Notice for readers: On March 31, Neotropical Birds will be integrated into the new Birds of the World, a powerful research database offering species accounts for every species on earth. Learn more at While Birds of the World is a subscription service, we remain committed to offering this content to Neotropical Birds contributors and to those unable to pay for it through our scholarship program. Stay tuned.

Gray-cheeked Nunlet Nonnula frontalis

  • © Dusan Brinkhuizen

Despite the Gray-cheeked Nunlet having a relatively tiny range, which extends from central Panama as far south as north-central Colombia, three subspecies are generally recognized, and one of these, the nominate, has even been suggested to constitute more than one taxon based on differences in coloration observed in specimens. This species forms a superspecies with the Rufous-capped Nunlet (Nonnula ruficapilla) of southern Amazonia, and the Chestnut-headed Nunlet (Nonnula amaurocephala), which is restricted to a tiny area of northwest Brazil. The Gray-cheeked Nunlet is undoubtedly rare, but the species is not treated as being globally threatened, and its apparent scarcity is assuredly much influenced by the species’ unobtrusive habits and a relative lack of knowledge of its vocalizations. It is usually found at lower levels in moist forests, including riverine patches, second growth and thickets, and has been recorded to at least 1000 m. This nunlet occasionally joins mixed-species foraging flocks, and has been observed taking a variety of insect prey. The nesting behaviour of the entire genus Nonnula is very poorly known, and to date a nest of the Gray-cheeked Nunlet remains to be discovered.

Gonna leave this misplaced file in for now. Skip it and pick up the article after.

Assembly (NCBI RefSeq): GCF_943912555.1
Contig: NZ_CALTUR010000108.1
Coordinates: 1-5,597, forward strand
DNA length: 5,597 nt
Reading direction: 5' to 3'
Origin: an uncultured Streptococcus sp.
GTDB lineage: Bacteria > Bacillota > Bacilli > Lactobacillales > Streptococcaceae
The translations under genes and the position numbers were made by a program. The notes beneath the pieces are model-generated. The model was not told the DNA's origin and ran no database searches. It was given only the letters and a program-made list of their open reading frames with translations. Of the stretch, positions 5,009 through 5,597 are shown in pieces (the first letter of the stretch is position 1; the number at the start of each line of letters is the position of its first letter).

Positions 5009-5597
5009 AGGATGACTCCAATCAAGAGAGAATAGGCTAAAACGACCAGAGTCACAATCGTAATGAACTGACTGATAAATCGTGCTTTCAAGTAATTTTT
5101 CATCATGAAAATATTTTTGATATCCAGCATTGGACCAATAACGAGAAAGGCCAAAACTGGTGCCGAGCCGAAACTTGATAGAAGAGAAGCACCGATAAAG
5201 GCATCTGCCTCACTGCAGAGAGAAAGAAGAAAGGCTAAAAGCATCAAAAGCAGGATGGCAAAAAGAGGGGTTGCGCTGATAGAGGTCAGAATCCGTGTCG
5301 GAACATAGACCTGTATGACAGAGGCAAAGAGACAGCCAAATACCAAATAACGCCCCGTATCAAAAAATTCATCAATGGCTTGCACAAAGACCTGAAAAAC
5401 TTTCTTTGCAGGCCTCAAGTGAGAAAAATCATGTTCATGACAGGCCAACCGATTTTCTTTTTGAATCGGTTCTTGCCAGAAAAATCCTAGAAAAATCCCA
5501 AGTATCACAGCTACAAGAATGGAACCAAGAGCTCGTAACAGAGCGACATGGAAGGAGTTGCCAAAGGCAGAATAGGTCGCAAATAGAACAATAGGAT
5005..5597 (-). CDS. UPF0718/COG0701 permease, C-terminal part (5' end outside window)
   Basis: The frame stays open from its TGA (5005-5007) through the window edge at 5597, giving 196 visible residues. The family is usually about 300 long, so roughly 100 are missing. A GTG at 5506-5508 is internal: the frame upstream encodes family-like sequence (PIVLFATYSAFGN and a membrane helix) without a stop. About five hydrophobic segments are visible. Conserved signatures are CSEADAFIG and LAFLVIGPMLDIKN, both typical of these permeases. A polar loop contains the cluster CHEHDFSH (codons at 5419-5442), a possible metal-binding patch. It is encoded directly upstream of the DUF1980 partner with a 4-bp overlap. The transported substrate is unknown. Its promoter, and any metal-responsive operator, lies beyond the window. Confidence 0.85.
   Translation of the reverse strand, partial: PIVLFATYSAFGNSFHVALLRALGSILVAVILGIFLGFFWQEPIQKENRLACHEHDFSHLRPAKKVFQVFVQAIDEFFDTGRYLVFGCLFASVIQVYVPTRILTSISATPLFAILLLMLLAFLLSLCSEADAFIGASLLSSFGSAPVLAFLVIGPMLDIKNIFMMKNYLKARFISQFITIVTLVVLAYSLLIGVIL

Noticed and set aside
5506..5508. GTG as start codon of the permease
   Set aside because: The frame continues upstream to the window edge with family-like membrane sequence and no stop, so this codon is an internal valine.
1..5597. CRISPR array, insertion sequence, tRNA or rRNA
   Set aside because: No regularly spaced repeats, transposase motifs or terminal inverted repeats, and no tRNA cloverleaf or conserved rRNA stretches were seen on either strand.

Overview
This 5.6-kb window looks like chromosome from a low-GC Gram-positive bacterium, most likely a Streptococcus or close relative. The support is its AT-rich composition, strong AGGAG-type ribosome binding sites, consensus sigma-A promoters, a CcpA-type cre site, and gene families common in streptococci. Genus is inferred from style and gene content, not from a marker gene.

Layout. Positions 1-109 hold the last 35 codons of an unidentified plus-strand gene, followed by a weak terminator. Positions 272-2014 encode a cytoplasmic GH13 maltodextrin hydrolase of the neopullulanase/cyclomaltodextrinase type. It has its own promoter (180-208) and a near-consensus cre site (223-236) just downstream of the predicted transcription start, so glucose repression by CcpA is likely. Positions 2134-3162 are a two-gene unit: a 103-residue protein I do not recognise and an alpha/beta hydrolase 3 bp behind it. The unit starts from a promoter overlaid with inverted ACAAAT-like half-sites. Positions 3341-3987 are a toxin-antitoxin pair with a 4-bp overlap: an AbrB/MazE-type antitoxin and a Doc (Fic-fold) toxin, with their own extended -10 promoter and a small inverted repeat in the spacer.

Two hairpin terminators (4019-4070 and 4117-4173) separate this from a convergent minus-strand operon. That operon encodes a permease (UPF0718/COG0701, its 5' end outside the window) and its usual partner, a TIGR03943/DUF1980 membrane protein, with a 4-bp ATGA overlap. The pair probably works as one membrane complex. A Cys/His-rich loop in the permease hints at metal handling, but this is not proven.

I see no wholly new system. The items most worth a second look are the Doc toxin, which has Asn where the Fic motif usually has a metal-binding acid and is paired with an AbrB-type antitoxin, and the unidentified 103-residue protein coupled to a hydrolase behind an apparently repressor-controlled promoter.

Help complete this species

There are many ways to contribute—we need species information, photographs, audio, video, translations, maps, distribution data, and bird sightings. There's a role for everyone!

Learn more


© Jessie Barry

  • Year-round
  • Migration
  • Breeding
  • Non-Breeding

Recommended Citation

Gray-cheeked Nunlet (Nonnula frontalis), In Neotropical Birds Online (T. S. Schulenberg, Editor). Cornell Lab of Ornithology, Ithaca, NY, USA. retrieved from Neotropical Birds Online: